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Interpreting the Supernova Data 
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#1
Sep810, 07:31 AM

PF Gold
P: 706

I have been arguing the case that the universe may be a modified Milne model. Let me ask my questions first.
First, I am asking about graphs and data presented here: http://www.astro.ucla.edu/~wright/sne_cosmology.html Questions 1) The "binned data" appear to be points with constant redshift (yaxis), but with errorbars in the luminosity distance. (xaxis). How many supernovae make up each of the "bins." Better yet, is there a similar graph that simply shows one dot per datapoint? 2) The remaining graphs on the page all refer to [itex]\DELTA D M[/itex]. What is this quantity? 3) I believe this data appear in table 11 here. Is there a copy of this data anywhere in spreadsheet format? 4) Also, what are z, m(max B), s, c, mu? Are these sufficient to find Right Ascension, Declination, Luminosity Distance, and Redshift? Now, if you're curious about the modified Milne model: In the Milne model, all of the universe explodes from a single event. A fixed "point" in space is stationary in only one reference frame. On the other hand, a fixed event can be the center of an expanding sphere in any and every reference frame. The particles in the Milne universe are least dense in the center, and much more dense on the outside. Any observer in the Milne universe will be comoving (but not necessarily colocated) with the center, in his own reference frame. There is some argument that the Milne model can only represent an empty universe. I acknowledge that I have never understood this argument. Milne's own analysis was that there had to be an infinite amount of matter in the causally connected portion of the universe. The density of particles increases towards infinity at the outside edges. The reason I wish to modify the Milne model is to add two or three major events. These events are sudden accelerations of our galaxy or explosions of the matter around our galaxy, while the universe was still very dense, well before our galaxy actually spread out into stars. I found that an analysis of the outliers in the supernova data seemed consistent with this modified Milne Model.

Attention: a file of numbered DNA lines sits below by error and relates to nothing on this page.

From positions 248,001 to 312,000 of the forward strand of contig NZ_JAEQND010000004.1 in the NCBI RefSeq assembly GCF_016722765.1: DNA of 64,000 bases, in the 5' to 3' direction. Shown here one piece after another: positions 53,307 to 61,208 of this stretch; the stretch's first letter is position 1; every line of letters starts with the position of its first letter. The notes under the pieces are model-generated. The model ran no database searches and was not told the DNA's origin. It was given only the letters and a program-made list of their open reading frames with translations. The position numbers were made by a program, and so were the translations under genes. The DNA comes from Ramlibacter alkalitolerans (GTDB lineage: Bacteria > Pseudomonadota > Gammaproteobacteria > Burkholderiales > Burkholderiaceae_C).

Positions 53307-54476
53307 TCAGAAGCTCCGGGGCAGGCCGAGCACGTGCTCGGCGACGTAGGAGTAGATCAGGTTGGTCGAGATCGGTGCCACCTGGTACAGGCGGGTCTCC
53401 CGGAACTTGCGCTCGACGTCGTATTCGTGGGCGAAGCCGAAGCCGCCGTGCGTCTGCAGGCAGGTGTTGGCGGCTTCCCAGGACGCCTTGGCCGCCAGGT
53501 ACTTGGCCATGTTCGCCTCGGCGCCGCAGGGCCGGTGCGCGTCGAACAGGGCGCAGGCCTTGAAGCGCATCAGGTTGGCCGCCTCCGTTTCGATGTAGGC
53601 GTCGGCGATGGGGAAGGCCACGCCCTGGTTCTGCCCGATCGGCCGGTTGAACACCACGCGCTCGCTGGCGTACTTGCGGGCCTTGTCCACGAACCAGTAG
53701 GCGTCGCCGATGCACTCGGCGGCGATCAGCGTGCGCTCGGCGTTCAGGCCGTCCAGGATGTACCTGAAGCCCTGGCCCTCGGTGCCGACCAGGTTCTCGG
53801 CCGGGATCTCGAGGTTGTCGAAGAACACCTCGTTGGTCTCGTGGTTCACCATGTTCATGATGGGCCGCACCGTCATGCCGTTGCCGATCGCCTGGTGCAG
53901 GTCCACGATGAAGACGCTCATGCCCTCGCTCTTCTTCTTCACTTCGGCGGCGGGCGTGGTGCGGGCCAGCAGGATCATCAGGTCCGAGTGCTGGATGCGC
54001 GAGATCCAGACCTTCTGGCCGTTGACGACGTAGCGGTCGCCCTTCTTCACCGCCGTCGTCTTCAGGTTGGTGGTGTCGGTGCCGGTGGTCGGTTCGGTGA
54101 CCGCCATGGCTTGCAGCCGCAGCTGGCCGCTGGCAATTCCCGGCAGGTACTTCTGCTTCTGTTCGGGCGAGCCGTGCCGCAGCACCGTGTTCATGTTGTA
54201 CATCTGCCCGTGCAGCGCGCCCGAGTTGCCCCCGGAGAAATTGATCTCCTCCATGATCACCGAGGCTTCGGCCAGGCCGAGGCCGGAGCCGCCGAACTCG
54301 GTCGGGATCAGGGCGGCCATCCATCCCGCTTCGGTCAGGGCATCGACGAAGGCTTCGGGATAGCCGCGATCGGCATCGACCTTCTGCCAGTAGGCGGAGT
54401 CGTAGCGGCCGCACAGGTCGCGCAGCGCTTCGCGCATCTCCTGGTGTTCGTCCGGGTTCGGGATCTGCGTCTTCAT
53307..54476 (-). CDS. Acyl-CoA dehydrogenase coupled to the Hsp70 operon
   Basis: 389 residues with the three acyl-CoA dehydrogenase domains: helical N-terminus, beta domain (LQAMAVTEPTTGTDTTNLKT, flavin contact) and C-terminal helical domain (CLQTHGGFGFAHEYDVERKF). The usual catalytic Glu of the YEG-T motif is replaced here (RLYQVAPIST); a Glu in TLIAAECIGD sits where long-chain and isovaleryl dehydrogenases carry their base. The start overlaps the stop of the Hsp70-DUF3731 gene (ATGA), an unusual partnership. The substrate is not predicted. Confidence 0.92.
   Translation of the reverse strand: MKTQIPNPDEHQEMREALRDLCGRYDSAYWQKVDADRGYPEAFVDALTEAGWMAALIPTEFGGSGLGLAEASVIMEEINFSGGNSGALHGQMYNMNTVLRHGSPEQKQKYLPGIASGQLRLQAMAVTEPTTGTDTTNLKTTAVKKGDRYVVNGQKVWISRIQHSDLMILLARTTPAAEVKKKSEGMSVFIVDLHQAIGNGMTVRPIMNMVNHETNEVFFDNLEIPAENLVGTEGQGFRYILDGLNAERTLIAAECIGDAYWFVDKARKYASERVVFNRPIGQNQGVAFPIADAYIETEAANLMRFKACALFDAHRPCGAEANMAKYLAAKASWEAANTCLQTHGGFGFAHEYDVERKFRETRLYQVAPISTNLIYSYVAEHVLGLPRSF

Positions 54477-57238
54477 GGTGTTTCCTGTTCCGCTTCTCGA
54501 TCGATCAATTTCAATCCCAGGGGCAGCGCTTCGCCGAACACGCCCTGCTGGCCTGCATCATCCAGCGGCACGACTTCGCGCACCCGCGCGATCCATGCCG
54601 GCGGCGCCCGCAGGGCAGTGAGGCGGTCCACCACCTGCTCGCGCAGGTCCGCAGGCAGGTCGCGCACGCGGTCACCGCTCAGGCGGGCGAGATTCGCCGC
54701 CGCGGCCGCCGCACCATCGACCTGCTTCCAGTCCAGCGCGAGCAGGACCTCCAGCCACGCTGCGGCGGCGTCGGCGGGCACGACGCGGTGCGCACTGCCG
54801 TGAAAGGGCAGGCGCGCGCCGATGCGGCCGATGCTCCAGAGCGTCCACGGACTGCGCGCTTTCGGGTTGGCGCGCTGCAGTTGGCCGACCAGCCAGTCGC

#2
Sep910, 02:25 AM

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#3
Sep910, 07:00 AM

P: 2,179

No comment on your other questions, but DM refers to Distance Modulus, which is the difference between the apparent and absolute magnitudes.



#4
Sep910, 07:11 AM

PF Gold
P: 706

Interpreting the Supernova Data



#5
Sep910, 07:36 AM

PF Gold
P: 706

But, the analysis I'm doing so far is for an object undergoing constant acceleration, (or sitting on the ground). To understand this, I gather, you'd have to do a related analysis for an object in freefall. Is your idea of "curvature" a description of the gravitational potential through space? 


#6
Sep910, 07:44 AM

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P: 4,782

[tex]G_{\mu\nu} = T_{\mu\nu}[/tex] The right hand side of this equation is all about matter. Specifically, it's a tensor which includes contributions from energy density, momentum density, pressure, and shear of matter fields (shear is a twisting force). The left hand side of this equation is all about the curvature of spacetime. When you write down something like the Milne cosmology, what you're doing is specifying the format of the left hand side of this equation. But particular cosmology only works if you set the right hand side to zero, which means no matter (no energy, no momentum, no pressure). Does that help any? By the way, I'd also like to point out that you can exclude the Milne cosmology very easily by combining supernova observations with other cosmological observations. 


#7
Sep910, 07:51 AM

Mentor
P: 6,211

http://www.physicsforums.com/showthr...34#post1757634. 


#8
Sep910, 07:56 AM

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#9
Sep910, 08:14 AM

Mentor
P: 6,211

For another similar example, use standard spherical coordinates for Minkowski space. Holding t and r constant results in a constant intrinsic curvature 2dimensional surface in Minkowski spacetime, a sphere. 


#10
Sep910, 08:16 AM